Posted by Nic The Crazy  on  Sun Apr 10, 2005  at  03:12 AM
Drop bears may not be real, but if the Marsupial Lion (Thylacoleo carnifex), turns out to have survived into the present day and not be extinct after-all, then you have a real life equivalent.

Another possibility of course is the Yowie or the Junjardee. The Yowie is a big hairy fella, kind of like the Sasquatch oe Wendigo. The Junjardee is a little hairy fella, kind of like the Sumatran Orang Pendek or Flores Ebu Gogo. They both have one thing in common, they like bunya nuts and thus tend to climb trees. You see a young Yowie or a Junjardee drop out of a Bunya pine and you'd think you'd seen a drop bear. With over 10,000 sightings through out Australia of these cryptids over the past 200 years, there's a good chance they exist.

Folcrom
Posted by Folcrom  in  Melbourne  on  Thu Jun 02, 2005  at  07:20 PM
Drop Bears are definately not Yowies, they are the evil cousin of the Koala Bear, only with very long and sharp claws and fangs. The main purpose of the Drop Bear is to scare tourists, foreigners, city slickers and small children on camps.
Posted by Abby  on  Tue Jun 28, 2005  at  11:04 PM
after perusing your site and wetting myself laughing at some of the hoaxes ... and correcting the mortgage buster one ... IT HAPPENED 1980 kingston qld. was one of our neighbours and we lived on top of the old gold mine. then i came across drop bears ... omg i had almost forgotten . I was 18 ..had lived in australia for 10 years and had never heard of them until the day a gang of us decided to go camping in the BUNYA mountains . this of course is the home of the drop bear as i was told . The shape of a koala .. the size and weight of a wombat (extremely hardy solid animals, will write off your car suspension if you run over one ) huge teeth and claws . they hide in trees and drop on unsuspecting passers by .. fanging and eating and tearing etc. hmmm wouldnt have been too bad except some of us were travelling on motorbikes. my so called friends kept this story going for 3 solid months until finally someone told me . needless to say i did not then believe in trip snakes ... i had never heard the lie under a tree and spit to find them ... although ... we do have family flying in from new zealand over the next few days .... MWAHAHAHAHA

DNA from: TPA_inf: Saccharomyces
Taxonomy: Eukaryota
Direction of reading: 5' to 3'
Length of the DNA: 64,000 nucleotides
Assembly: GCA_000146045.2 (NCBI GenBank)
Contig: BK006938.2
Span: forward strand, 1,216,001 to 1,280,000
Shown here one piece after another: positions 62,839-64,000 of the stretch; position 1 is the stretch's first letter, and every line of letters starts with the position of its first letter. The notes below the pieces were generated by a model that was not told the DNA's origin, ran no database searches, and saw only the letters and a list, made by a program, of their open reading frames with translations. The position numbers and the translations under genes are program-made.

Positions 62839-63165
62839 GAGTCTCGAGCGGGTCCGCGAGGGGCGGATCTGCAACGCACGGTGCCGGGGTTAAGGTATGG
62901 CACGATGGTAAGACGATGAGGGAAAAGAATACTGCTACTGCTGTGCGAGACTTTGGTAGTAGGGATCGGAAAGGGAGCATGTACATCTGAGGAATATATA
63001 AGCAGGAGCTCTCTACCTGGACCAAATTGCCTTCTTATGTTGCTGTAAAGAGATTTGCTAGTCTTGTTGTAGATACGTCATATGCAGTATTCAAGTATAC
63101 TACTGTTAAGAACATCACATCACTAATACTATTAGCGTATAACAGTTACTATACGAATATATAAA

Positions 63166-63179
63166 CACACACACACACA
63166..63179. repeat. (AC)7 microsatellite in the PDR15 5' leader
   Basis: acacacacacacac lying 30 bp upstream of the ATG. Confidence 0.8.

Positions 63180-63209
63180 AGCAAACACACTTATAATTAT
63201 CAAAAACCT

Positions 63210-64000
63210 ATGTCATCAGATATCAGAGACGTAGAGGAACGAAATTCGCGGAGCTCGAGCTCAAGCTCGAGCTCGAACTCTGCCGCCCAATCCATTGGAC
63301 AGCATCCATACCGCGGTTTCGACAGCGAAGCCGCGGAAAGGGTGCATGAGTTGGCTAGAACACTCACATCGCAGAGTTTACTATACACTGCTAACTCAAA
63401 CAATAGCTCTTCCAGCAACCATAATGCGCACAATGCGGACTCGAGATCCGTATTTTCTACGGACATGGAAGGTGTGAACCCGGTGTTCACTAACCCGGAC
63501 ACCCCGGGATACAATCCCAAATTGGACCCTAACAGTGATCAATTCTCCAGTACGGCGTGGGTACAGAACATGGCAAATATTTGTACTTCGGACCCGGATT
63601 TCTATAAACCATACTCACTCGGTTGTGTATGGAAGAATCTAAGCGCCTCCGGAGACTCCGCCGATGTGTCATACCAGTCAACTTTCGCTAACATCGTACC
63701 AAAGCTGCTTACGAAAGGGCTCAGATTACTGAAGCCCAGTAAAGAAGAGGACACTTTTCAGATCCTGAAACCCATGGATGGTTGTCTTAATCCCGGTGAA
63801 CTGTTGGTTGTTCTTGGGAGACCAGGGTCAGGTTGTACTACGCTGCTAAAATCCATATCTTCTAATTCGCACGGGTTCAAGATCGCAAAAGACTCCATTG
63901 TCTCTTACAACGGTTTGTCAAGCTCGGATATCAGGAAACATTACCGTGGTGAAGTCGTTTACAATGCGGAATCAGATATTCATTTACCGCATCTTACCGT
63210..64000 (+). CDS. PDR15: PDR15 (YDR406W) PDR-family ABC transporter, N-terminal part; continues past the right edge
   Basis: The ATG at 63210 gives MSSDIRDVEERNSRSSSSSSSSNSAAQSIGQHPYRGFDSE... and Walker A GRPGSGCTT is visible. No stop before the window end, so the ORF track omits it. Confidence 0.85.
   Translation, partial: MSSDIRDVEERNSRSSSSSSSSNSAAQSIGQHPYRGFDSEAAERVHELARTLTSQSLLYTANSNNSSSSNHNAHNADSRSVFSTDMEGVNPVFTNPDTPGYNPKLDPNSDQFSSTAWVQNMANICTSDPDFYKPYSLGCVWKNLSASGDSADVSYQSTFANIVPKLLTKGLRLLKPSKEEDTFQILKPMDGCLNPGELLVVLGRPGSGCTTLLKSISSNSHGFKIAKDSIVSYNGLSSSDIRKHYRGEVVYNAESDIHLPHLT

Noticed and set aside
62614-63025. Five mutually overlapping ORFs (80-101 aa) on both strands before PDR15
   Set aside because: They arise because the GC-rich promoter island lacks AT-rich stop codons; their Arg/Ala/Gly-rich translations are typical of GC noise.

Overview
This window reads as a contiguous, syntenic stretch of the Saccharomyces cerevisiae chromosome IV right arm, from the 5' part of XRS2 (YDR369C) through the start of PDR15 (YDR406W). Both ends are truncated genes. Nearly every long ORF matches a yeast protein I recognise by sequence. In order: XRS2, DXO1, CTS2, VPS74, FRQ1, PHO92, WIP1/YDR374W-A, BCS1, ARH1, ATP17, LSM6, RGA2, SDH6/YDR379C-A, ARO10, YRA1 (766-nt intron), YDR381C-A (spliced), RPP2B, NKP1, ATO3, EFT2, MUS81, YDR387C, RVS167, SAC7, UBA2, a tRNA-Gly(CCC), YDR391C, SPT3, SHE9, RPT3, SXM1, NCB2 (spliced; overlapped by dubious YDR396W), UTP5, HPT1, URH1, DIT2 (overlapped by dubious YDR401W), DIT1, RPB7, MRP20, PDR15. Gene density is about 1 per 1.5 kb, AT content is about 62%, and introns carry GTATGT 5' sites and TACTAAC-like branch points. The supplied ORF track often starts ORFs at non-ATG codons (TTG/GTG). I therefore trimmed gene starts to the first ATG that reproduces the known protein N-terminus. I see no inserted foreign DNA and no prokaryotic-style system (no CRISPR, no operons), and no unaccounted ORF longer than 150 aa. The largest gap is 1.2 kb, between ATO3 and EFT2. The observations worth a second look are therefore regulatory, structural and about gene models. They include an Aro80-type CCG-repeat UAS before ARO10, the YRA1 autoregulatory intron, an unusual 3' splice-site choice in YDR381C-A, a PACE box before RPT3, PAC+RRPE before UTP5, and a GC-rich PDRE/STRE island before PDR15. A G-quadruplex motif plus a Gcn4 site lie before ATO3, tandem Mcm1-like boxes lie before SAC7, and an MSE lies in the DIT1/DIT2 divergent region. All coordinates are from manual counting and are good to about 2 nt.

Posted by head1ess_chicken  in  brisbane australia  on  Sat Aug 13, 2005  at  08:58 PM
Drop Bears are incredibly real! My brother was in the sugarloaf mountains about hour out from melbourne, and he heard moaning as dropbears are heard to do in their sleep. He looked up and saw a huge black lump of fur and claws attached to the tree. Tourists...Im tellin ya! Make sure you're protected by Aeroguard and a comment before said that they are attracted to vegemite...not true! They are definitely repelled by it! The Australian Government has been covering this up to keep the tourism... but i warn you...Australian DropBears are nothing to laugh at. Look at all the websites devoted to dropbears...and we know that everything on the net is true.
Posted by Emma  on  Tue Sep 06, 2005  at  10:31 PM
I have seen a drop bear. True story. We were canoeing once and heard a scrambling in a large redgum tree on the bank. As I looked across I saw abig male koala lose its grip on a branch and drop to the ground like a rock.

The stupid creature looked a bit groggy after the experience and only took a few seconds to come to.

But I can tell you.... you wouldn't have wanted the fat little bastard to land on your head!
Posted by Lord Voltara  in  Australia  on  Mon Oct 03, 2005  at  03:32 AM
hi there im aussie born and bred and was always told of drop bears whenever we went up bush,we were always only told that they were dead koala, or the fact that koalas eating too many gum leaves actually become quite drigged and can lose their grip. we used to tell tourists that snakes chase you here (scaryily its true)
and that red back spiders use heat seeking sensors to find you at night to bite you in your sleep.(i dont know how many sleepless nights he had) and he also asked what our equivelant of a cowboy was and we told him it was a phwar (it took him a while to realise we were crapping him(so i admitted that was the sound an aussie girl made when she saw a tight bunned cowboy).
we have so many yukky bitey creatures here that its easy to toy with people.
when i visited my uncle in the mountains here he told me of the mountain people that livet here that were hairy all over and had been seen hiding in peoples wood piles(i nearly shat meself)as he had a gleaming woodpile and i was a knowing 28 year old.
Posted by gayle  in  australia  on  Mon Nov 28, 2005  at  09:50 PM
I have been living in America for a year now and was suprised when my Husband (an American) mentioned Drop Bears and how the story is told to tourists entering Australia.
I was born and raised in Australia and was first told about Drop Bears during a Grade 2 sleepover.
Infact we were taken out into the school yard after dark with flash lights to search for the elussive little monsters. It was definately a fun, if somewhat terrifying experience at the time.
Even if Drop Bears are a hoax it is a great nodd to our love of a good lark. What other country would use a National pest (Cane Toads) as a way to improve their golf swing or offroad vechicle manuvering capabilities.